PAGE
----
Russia Committed Grave Rights Abuses in Crimea by Nick Cumming-Bruce

Russia has committed “multiple and grave” human rights abuses in Crimea . . . including arbitrary arrests, torture and the imposition of Russian citizenship on residents of the former Ukrainian region.

United Nations investigators have documented evidence of arbitrary detentions, torture and abductions since Russian troops annexed the Crimean Peninsula, according to a report presented in Geneva on Monday and linking abuses to the Federal Security Service, Russian police officers and a paramilitary group.

The abuses included the extrajudicial killing of at least one pro-Ukrainian activist, the panel found, and while dozens of people abducted from 2014 to 2016 have been released, at least 10 are still missing. . . . Arbitrary arrests are still reported regularly and appear to seek to instill fear and stifle opposition.

“The frequency and severity of these human rights violations, together with the lack of accountability, has created an atmosphere of impunity which encourages the further perpetuation of such violations,” said Fiona Frazer, who led the investigating mission, which the United Nations General Assembly ordered in December.

The Russian authorities have transferred hundreds of prisoners and pretrial detainees in Crimea to Russian prisons, a violation of international law, the United Nations said on Monday. At least three detainees who were moved to a prison in Adygea, a republic in the Western Caucasus, died after failing to receive medical treatment for serious health conditions.

They cited the case of the Ukrainian filmmaker Oleg Sentsov, who was arrested in May 2014 on charges of “plotting terrorist acts,” taken to Lefortovo Prison in Moscow and, after his trial and conviction in August 2015, sent to a high-security penal colony in Siberia.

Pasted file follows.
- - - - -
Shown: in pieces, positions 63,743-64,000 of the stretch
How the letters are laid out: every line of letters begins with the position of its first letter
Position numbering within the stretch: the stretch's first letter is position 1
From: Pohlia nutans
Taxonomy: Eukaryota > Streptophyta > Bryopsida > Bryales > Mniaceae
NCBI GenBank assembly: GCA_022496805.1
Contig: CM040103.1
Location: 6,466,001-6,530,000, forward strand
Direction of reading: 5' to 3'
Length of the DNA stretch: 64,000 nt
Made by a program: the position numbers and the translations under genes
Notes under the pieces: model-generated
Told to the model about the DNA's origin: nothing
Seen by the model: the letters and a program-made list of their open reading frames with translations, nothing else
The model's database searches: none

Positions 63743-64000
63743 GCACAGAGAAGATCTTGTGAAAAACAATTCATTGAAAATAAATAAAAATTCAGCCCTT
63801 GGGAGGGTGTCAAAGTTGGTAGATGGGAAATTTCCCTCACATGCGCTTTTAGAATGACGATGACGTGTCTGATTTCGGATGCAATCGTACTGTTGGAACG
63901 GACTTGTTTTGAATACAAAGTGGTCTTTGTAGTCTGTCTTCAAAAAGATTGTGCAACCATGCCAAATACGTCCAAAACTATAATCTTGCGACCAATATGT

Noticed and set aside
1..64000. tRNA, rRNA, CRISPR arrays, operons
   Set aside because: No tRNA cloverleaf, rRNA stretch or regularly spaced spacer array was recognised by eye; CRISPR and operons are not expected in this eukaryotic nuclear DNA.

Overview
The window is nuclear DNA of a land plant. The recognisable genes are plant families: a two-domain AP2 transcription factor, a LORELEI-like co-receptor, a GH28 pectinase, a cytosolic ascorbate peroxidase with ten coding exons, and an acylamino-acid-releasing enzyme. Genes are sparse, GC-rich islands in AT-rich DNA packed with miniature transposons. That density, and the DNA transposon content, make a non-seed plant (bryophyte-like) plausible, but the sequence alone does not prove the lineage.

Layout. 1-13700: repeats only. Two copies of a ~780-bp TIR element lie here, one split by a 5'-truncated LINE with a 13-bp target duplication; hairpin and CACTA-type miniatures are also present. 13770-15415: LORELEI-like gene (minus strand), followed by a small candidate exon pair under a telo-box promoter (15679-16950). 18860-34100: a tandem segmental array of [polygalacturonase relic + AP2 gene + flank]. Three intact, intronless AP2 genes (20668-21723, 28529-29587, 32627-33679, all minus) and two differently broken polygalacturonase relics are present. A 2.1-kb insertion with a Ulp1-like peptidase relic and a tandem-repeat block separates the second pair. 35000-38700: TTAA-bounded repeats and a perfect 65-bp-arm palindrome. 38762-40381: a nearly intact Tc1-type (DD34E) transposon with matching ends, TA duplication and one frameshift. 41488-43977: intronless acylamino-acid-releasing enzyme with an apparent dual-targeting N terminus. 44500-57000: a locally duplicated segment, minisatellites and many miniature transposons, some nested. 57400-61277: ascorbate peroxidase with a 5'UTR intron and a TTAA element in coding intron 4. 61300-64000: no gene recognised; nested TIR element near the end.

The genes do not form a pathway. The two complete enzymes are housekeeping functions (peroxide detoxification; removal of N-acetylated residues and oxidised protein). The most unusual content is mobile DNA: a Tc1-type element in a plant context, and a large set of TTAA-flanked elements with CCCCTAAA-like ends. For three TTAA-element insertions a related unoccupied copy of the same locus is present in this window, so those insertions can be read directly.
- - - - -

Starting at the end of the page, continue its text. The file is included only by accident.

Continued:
Russia’s imposition of its citizenship on residents of Crimea has had particularly harsh effects, the United Nations said. The move has prompted thousands to leave Crimea altogether, and has left tens of thousands who either rejected Russian nationality or did not qualify for it to be considered foreigners — losing health, property, employment and political rights as a result.

Moscow has also arbitrarily imposed laws passed by the Russian Federation, using provisions intended to fight terrorism and separatism to curb dissent and freedom of the press, the United Nations said. Crimean Tatar institutions and media outlets have been particularly singled out, the international organization found, but the activities of some religious groups have also been curtailed.

As one example, the Russian Supreme Court banned Jehovah’s Witnesses in April; all 22 congregations of the Christian denomination in Crimea were de-registered in June.

“Dissent and criticism are not tolerated by the Russian Federation authorities in Crimea,” Ms. Frazer said.

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